TD Bank Survey: Fewer Small Businesses Plan to Hire
Published July 31, 2012
Despite more than one-third of polled small business owners reporting that they are somewhat or significantly understaffed, most don’t plan to hire in the upcoming months, according to a new survey by TD Bank.
Economic Confidence Affecting Hiring
TD Bank’s survey, which polled more than 500 small business owners across the bank’s Maine to Florida footprint, found that although 35% of surveyed small businesses report being somewhat or significantly understaffed, only 21% plan to hire one or more employees in the upcoming months. A majority (70%) plan to maintain their current employee levels.
“Our survey results indicated that over half (51%) of polled small business owners are not optimistic about the U.S. economy,” said Fred Graziano, head of Regional Commercial Banking, Government Banking and Small Business, TD Bank. “According to our partners at TD Economics, uncertainty about the future path of fiscal policy and the outlook for the global economy will keep businesses cautious about investing and hiring in the upcoming months. However, for businesses that are looking to grow for the long term, it’s a great time to take advantage of the low interest rate environment.”
Biggest Challenges: Finding Qualified Employees and Declining Sales
The survey asked small business owners to identify their biggest human resources challenges. According to the results, when small businesses are in a position to hire, they struggle to find qualified candidates to fill open positions.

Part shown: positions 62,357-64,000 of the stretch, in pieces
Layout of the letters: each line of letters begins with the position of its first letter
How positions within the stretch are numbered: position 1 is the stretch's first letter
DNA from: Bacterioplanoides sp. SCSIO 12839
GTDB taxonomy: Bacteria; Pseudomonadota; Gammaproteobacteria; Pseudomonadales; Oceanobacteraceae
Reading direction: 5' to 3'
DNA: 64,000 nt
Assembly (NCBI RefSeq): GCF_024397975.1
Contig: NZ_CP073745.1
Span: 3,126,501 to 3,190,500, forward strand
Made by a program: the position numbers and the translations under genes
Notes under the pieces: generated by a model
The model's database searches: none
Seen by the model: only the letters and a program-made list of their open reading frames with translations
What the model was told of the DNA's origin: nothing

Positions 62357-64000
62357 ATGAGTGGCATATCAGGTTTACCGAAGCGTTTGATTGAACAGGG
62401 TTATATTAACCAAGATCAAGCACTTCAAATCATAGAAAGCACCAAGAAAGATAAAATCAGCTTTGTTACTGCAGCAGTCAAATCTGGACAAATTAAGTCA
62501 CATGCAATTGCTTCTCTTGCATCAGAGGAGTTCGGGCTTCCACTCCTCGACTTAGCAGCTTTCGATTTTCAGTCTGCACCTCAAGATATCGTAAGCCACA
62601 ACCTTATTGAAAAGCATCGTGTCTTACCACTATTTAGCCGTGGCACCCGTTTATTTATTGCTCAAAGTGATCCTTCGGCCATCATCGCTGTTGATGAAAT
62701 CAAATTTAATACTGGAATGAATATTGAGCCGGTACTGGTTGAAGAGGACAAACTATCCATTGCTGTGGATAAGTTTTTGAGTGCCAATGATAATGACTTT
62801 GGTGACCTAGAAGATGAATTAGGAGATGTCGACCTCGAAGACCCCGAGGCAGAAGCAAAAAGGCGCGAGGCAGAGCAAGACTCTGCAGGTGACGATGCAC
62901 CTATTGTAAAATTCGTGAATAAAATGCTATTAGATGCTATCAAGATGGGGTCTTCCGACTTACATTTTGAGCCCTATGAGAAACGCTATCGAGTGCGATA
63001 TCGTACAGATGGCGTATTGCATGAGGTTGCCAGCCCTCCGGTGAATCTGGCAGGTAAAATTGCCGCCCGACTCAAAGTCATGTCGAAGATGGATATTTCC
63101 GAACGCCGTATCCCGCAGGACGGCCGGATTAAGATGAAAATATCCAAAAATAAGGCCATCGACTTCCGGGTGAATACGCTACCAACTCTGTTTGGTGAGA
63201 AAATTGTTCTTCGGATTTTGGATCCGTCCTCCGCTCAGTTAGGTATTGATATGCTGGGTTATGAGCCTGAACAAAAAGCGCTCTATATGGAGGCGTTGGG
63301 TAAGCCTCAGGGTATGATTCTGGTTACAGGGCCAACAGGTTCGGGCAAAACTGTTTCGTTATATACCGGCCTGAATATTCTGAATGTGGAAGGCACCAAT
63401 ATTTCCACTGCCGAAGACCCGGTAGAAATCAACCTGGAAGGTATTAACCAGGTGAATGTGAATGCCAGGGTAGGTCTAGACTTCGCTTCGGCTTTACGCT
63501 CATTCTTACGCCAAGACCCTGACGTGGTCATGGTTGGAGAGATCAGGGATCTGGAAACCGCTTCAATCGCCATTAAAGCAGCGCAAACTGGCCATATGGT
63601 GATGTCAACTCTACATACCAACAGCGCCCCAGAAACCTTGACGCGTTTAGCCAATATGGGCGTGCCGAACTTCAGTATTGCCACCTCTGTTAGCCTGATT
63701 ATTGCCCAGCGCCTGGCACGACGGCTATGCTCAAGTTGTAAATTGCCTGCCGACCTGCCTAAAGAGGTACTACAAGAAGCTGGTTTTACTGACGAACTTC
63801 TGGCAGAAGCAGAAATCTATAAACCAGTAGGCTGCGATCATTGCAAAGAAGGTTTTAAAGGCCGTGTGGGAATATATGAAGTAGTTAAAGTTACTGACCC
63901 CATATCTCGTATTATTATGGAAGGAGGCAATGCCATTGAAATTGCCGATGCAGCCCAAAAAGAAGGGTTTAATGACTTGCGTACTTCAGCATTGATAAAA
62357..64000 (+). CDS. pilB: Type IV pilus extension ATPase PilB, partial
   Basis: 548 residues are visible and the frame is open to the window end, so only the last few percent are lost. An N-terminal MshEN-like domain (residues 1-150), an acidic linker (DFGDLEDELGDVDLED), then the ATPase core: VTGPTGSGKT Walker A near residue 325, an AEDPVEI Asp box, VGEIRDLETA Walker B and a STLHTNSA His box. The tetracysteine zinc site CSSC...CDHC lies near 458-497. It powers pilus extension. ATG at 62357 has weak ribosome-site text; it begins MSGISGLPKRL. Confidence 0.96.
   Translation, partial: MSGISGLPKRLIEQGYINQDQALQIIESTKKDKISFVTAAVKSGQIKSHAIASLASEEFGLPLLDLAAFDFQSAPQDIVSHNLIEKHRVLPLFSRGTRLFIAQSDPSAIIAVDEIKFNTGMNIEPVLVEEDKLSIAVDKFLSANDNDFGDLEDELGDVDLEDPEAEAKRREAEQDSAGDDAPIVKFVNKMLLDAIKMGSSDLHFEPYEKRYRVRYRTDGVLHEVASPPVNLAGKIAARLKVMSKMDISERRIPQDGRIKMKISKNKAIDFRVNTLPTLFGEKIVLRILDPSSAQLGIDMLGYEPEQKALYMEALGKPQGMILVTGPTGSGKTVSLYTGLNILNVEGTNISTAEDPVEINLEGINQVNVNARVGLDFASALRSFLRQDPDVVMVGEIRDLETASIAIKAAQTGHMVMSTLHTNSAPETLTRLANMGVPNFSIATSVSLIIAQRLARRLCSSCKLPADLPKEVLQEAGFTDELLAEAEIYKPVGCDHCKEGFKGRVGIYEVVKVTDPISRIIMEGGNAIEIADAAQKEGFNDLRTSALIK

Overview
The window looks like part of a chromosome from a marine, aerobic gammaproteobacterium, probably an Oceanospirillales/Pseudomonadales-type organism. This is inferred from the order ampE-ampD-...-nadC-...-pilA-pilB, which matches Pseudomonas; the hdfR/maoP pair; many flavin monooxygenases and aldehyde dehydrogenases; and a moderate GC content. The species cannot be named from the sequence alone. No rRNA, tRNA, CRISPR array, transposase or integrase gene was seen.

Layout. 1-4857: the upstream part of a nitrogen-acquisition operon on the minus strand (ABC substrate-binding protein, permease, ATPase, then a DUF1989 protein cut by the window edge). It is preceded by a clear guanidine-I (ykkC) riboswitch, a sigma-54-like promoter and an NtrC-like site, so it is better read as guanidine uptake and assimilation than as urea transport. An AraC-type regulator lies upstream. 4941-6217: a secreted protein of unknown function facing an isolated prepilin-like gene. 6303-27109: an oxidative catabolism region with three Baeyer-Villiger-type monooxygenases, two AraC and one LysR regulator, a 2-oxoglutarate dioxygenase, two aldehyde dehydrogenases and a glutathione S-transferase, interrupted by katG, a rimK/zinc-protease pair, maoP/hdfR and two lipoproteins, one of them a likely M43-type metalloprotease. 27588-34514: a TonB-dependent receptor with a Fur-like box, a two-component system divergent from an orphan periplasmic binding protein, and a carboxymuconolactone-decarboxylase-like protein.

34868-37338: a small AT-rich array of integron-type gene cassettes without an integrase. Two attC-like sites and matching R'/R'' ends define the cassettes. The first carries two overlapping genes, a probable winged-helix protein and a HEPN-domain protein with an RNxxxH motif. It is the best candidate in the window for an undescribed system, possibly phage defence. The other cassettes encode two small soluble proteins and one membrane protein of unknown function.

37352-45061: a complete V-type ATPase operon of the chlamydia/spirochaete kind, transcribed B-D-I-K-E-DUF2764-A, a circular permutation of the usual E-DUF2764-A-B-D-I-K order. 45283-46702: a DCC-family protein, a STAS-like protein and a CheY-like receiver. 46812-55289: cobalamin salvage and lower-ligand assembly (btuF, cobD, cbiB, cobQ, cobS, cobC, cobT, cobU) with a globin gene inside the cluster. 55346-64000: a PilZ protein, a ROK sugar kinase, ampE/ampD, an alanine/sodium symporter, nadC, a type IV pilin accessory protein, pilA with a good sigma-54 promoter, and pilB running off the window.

The biggest challenges in employee management include: Finding new qualified candidates (42%); training existing employees (23%); offering competitive compensation (22%); laying off inadequate employees (8%) and continuous employee turnover (5%).
TD Bank’s survey also asked small business owners to identify their biggest challenge in the next six months. Declining sales (29%) topped the list, followed closely by rising healthcare and insurance costs (27%) and cash flow concerns (23%). The other challenges were pressure from larger competitors (12%) and rising energy costs (10%).
“Identifying creative ways to boost sales revenue while keeping an eye on expense growth and cash flow is a good strategy to follow for managing a business in this current economy,” said Graziano. “That’s why it’s important to lead a strong and innovative team of employees that positively contribute to a business’ goals and objectives.”
Defining Success as a Small Business Owner
According to the survey, there are different opinions when it comes to best defining success as a small business owner. Doing something they enjoy (24%) and having a stable work/life balance (23%) were the top responses, followed by being one’s own boss and earning enough money to live a comfortable lifestyle (17% each). The remaining responses were continuous increases in business profitability (10%) and creating jobs in the local community (9%).